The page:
Transcranial sonographic findings may predict prognosis of gastroprokinetic drug-induced parkinsonism

Yoon Sang Oh, Do-Young Kwon, Joong Seok Kim, Moon Ho Park, Daniela Berg

Research output: Contribution to journalArticle

3 Citations (Scopus)

Abstract

Background Drug-induced parkinsonism (DIP) is one important cause of parkinsonism and a major cause of misleading diagnosis of Parkinson's disease (PD). DIP is caused by dopamine receptor blocking agents. Its symptoms will improve after withdrawal of offending drugs. However, parkinsonism does not regress in several individuals. It may persist or exacerbate despite drug withdrawal. Transcranial sonography (TCS) of the substantia nigra (SN) has been widely used to diagnose PD and differentiate parkinsonism types. The objective of this study was to investigate the value of early TCS findings for predicting clinical outcome of patients with newly diagnosed gastroprokinetic drug-induced parkinsonism after withdrawal of dopamine receptor blocking agents. Methods Fifty PD, 69 DIP, and 74 healthy controls were enrolled in this study. Patients with DIP were categorized into two subgroups: clinically improved after drug withdrawal (pure DIP) and clinically persistent or aggravated parkinsonism after drug withdrawal (unmasked PD). TCS was performed for all individuals to detect echogenicity in the SN. Results Transcranial sonographic SN echogenicity was significantly increased in PD while DIP and controls had similar SN echogenicity. In subgroup analysis of DIP, transcranial sonographic SN echogenicity was significantly increased in unmasked PD compared to that in pure DIP or healthy controls. Conclusions SN echogenicity on TCS could be a useful tool to differentiate PD from DIP in clinical situations. Pure DIP and unmasked PD exhibited different SN echogenicity patterns. Early SN echogenicity findings on TCS could be used a biomarker to predict clinical prognosis of DIP.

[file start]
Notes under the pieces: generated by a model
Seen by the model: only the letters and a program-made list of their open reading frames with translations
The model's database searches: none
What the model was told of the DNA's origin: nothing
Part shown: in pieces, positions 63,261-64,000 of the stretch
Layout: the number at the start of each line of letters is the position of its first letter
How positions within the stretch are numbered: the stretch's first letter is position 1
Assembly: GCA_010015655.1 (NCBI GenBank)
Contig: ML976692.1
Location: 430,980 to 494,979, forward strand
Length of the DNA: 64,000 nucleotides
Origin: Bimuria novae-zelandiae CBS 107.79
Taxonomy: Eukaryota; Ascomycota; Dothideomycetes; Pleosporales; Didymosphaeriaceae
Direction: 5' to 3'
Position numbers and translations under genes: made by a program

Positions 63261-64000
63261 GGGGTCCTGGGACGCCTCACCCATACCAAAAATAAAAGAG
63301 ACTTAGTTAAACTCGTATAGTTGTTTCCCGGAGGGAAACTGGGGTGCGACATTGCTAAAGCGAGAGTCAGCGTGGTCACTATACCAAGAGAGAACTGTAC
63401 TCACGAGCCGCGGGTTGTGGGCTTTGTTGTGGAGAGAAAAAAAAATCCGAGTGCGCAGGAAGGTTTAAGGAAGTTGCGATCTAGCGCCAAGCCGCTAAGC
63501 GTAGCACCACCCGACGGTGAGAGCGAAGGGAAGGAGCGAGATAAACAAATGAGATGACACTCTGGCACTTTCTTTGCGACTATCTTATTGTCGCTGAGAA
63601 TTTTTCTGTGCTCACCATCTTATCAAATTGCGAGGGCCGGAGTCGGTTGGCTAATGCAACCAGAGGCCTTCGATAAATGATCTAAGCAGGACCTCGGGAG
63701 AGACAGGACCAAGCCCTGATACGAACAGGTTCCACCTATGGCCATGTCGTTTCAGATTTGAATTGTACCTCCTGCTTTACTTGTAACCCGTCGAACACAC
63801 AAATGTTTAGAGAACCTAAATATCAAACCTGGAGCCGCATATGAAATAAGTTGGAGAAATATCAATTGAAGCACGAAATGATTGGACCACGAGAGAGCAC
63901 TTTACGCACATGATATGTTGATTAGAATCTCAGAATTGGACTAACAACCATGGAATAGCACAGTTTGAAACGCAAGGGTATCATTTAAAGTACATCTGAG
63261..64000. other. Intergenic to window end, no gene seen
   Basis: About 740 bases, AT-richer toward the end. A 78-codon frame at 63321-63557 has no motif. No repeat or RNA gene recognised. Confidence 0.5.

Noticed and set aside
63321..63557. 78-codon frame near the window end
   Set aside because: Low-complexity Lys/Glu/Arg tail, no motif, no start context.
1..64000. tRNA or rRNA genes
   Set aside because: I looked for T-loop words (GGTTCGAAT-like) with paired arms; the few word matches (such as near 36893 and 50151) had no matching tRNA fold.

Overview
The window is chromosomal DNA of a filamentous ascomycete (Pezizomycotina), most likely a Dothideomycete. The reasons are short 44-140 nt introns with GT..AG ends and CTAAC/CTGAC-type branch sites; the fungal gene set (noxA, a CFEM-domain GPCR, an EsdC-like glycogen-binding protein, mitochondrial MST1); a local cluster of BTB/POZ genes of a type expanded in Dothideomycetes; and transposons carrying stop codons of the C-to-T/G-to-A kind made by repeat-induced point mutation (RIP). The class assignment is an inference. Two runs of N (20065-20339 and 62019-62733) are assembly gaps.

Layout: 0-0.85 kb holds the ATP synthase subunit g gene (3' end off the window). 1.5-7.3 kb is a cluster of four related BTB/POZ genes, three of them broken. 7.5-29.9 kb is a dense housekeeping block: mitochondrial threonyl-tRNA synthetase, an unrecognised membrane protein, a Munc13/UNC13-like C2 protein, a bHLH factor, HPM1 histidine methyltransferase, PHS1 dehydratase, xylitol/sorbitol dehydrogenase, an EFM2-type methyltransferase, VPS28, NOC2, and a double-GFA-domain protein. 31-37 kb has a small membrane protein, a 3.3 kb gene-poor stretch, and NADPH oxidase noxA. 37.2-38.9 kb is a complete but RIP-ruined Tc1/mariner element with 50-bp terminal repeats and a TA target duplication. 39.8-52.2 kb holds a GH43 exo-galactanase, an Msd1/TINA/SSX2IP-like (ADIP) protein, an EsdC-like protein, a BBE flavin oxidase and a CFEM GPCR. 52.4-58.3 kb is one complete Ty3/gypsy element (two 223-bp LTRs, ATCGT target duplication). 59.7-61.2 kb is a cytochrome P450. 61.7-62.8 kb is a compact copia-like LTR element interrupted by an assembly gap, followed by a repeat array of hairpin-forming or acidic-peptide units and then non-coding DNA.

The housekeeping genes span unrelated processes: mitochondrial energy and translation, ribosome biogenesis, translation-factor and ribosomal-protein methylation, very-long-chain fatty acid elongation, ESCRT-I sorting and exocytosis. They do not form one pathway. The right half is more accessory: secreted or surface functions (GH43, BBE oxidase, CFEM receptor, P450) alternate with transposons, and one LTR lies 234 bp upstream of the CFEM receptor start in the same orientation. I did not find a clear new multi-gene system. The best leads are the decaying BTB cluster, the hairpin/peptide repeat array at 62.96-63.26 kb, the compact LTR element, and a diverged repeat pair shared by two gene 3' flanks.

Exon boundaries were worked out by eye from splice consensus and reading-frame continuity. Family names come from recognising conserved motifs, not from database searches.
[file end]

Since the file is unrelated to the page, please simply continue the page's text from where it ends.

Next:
Original languageEnglish
Pages (from-to)36-40
Number of pages5
JournalParkinsonism and Related Disorders
Volume46
DOIs
Publication statusPublished - 2018 Jan 1

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Parkinsonian Disorders
Substantia Nigra
Pharmaceutical Preparations
Parkinson Disease
Ultrasonography
Dopamine Receptors

Keywords

  • Drug-induced parkinsonism
  • Echogenicity
  • Gastroprokinetic drug
  • Transcranial sonography

ASJC Scopus subject areas

  • Neurology
  • Geriatrics and Gerontology
  • Clinical Neurology

Cite this

Transcranial sonographic findings may predict prognosis of gastroprokinetic drug-induced parkinsonism. / Oh, Yoon Sang; Kwon, Do-Young; Kim, Joong Seok; Park, Moon Ho; Berg, Daniela.